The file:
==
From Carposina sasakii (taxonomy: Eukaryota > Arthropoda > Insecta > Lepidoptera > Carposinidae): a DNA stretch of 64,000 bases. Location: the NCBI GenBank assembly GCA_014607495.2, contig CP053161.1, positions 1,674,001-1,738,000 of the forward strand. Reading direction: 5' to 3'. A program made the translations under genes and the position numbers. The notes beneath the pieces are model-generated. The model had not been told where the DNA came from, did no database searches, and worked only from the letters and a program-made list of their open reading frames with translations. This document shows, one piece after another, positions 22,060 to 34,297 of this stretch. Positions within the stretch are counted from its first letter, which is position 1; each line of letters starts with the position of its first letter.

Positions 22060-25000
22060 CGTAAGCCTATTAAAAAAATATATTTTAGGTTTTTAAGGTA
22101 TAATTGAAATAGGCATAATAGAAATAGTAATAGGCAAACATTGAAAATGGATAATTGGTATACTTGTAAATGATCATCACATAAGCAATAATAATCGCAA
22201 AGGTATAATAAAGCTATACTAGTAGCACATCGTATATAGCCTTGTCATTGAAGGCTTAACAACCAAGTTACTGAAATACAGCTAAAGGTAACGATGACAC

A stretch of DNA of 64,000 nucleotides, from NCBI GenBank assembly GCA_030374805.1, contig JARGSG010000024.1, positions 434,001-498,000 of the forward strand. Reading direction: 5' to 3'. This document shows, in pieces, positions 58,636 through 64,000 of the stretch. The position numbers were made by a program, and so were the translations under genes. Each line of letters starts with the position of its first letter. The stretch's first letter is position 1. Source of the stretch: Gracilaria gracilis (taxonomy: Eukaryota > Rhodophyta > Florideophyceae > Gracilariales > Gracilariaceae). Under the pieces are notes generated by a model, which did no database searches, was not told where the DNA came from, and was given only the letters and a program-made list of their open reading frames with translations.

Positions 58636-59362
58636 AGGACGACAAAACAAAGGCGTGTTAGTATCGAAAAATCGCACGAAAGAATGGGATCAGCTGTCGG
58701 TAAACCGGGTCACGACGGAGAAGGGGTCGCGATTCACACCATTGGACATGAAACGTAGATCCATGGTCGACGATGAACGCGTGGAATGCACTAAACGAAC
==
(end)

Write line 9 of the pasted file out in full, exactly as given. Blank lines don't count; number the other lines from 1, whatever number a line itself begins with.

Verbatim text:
58701 TAAACCGGGTCACGACGGAGAAGGGGTCGCGATTCACACCATTGGACATGAAACGTAGATCCATGGTCGACGATGAACGCGTGGAATGCACTAAACGAAC